No matter his choice at the end of tonight's primetime special, he will have a diminished brand, a wounded stature, and a set of expectations there is little indication he can manage. It's one thing when an endlessly ravenous 24-hour sports media leviathan obsesses over the next move for the most valued free agent in sports history. It's quite another when the athlete himself chooses to bathe in the hype to such an embarrassing degree.
Within the lat 24 hours, James has started a Twitter account with the handle "King James", launched a website, and made the decision to further enmesh reality television with the world of sports. It's bombastic nonsense for a player who calls himself King even in the absence of a championship crown.
Right now Lebron is acting less cool than Al Gore on Soul Train. He should be treating this remarkable free agent process like the Fonz. Instead the King is being pure Potsie. What would Fonzie do? Let's remember 1995 when Michael Jordan returned to the Chicago Bulls after a season and a half playing minor league baseball. Jordan sent a fax to the media that said simply, "I'm back." We had another Fonzie moment just yesterday when 21 year old NBA scoring champ Kevin Durant quietly re-upped for five more years with his thrilling, small market squad of infinite promise, the Oklahoma City Thunder.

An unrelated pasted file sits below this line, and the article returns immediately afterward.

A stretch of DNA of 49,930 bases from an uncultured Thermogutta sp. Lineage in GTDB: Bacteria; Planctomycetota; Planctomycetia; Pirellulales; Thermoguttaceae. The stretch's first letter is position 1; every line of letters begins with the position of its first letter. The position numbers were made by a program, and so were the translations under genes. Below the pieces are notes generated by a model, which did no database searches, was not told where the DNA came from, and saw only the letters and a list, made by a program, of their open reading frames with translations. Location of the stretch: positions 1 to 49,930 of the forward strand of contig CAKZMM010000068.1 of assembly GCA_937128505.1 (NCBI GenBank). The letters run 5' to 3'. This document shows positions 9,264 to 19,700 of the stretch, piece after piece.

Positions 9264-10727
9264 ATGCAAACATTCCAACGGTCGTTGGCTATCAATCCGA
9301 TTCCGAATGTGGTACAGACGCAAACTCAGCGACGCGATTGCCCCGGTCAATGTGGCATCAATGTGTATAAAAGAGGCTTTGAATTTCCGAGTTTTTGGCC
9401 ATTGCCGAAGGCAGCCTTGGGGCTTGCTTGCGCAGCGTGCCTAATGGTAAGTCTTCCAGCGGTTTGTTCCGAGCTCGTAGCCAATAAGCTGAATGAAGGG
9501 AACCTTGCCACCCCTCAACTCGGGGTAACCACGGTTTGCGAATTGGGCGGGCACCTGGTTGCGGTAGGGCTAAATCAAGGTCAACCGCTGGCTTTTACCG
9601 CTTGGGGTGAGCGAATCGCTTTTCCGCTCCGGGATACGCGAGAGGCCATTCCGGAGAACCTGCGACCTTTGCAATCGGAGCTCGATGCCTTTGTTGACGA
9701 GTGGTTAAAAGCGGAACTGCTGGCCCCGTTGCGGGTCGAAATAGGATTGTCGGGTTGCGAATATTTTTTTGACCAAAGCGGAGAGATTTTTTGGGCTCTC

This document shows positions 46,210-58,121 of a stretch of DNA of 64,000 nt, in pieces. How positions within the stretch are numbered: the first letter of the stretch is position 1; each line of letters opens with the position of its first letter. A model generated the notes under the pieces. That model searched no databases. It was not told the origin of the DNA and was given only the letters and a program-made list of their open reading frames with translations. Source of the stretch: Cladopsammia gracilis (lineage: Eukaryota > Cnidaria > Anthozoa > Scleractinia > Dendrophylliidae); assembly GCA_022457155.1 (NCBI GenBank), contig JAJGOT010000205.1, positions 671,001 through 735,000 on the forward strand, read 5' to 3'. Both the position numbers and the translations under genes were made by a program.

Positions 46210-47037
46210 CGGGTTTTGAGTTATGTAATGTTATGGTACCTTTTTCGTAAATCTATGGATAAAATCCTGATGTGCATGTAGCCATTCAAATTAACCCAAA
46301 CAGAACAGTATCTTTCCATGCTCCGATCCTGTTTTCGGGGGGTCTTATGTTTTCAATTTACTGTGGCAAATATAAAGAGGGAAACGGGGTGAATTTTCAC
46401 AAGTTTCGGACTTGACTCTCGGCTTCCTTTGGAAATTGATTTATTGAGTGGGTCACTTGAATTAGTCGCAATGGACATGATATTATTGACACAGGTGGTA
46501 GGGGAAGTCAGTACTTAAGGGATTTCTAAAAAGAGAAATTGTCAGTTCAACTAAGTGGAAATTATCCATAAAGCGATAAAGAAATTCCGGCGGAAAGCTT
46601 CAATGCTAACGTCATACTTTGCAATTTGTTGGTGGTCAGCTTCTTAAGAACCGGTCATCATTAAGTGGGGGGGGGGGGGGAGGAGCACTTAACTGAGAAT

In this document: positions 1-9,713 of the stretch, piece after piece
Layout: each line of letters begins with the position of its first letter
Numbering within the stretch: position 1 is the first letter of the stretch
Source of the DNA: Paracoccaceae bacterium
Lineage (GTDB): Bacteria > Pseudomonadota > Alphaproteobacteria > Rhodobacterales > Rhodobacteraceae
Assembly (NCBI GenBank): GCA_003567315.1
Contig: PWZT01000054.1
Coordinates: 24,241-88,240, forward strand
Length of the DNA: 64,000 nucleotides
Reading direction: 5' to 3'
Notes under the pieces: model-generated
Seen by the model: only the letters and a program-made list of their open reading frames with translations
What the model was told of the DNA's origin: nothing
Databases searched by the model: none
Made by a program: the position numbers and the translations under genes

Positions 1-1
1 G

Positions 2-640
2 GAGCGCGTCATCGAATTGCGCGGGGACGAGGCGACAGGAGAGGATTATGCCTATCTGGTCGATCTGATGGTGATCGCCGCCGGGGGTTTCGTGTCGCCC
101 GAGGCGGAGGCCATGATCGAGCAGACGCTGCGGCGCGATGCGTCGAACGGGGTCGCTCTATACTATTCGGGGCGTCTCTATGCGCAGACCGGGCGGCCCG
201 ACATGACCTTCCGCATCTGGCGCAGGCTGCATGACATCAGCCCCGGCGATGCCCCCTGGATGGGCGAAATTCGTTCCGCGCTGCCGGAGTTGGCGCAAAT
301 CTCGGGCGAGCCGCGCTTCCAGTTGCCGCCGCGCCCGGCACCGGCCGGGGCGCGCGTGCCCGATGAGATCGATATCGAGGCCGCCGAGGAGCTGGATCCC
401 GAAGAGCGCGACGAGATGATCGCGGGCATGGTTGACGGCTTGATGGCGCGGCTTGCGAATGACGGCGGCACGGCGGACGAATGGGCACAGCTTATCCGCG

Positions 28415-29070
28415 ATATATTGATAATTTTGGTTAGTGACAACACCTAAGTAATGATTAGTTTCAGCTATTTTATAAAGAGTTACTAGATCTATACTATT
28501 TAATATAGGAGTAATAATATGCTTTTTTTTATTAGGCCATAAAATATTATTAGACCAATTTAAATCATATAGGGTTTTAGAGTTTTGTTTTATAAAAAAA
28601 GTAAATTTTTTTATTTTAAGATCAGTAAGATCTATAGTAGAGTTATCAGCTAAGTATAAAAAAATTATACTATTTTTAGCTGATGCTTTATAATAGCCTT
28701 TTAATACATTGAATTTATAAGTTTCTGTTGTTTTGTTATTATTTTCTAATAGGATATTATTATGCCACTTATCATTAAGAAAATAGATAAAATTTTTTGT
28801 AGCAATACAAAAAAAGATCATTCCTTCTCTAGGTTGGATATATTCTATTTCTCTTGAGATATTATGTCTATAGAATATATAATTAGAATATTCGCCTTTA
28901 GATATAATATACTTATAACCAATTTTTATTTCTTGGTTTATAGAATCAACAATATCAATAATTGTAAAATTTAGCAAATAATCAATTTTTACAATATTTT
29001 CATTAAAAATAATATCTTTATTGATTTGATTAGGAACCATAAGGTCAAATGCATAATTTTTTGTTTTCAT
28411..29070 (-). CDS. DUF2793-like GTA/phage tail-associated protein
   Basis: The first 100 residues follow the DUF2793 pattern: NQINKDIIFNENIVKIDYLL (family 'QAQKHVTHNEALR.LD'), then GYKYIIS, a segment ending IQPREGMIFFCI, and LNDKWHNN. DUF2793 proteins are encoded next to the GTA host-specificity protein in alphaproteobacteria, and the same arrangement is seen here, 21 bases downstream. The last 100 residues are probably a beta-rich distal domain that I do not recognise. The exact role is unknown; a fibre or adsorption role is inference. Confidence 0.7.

Durant is trying to achieve the ultimate goal, a goal achieved by only Michael Jordan and Tim Duncan of the San Antonio Spurs before him: take a team with next to no tradition of triumph, and will them into becoming a dynasty. This should be Lebron's goal in Cleveland. Be the man who brings home the town's first championship since 1964 and change the very identity of a city. That's what legends do. It would have catapulted him beyond Bird, Magic, and Kobe, who were part of dynasties in Boston and LA, cities that demand nothing less.
Instead the strong rumor of the day is pure Potsie: Lebron, as is being reported by his reality tv producers at ESPN, is leaning toward joining superstar Dwyane Wade and prime free-agent signee Chris Bosh in Miami. Immediately, Lebron would be joining Wade's team. Wade brought Miami a championship in 2006.
Wade would have the ball in his hands for many of the offensive sets. Wade would on some nights be the best player on the court. This is Lebron hiding in Miami. It's the act of someone who doesn't think he can create his own legacy, but has to ride on someone else's. Wade would be Jeter, and Lebron would be A-Rod. It's the worst possible choice because it immediately puts a cap on James's career and mind-bending potential. He could certainly still change his mind and become the Man who Saved Cleveland, or the King of New York. But all indications are that he will be hiding in the Heat.
There are those who say that no matter where Lebron chooses to play, he is in fact the great winner in all of this because he completely took control of the process. As Henry Abbott of ESPN's True Hoop tweeted this morning, How you feel about LeBron James today is a test of how you feel about fully-empowered athletes." This is completely wrong.
There is nothing "empowering" about the full embrace of the media circus. There is nothing "empowering" in trying to claim and max out every last cent of the spectacle that defines celebrity culture. That's what Paris Hilton does. That's what Flava Flav does. It shouldn't be the default move of Lebron James.
These are the actions of a court jester not a King.
The opinions expressed in this commentary are solely those of the author.
By Dave Zirin:
Reprinted with permission from The Nation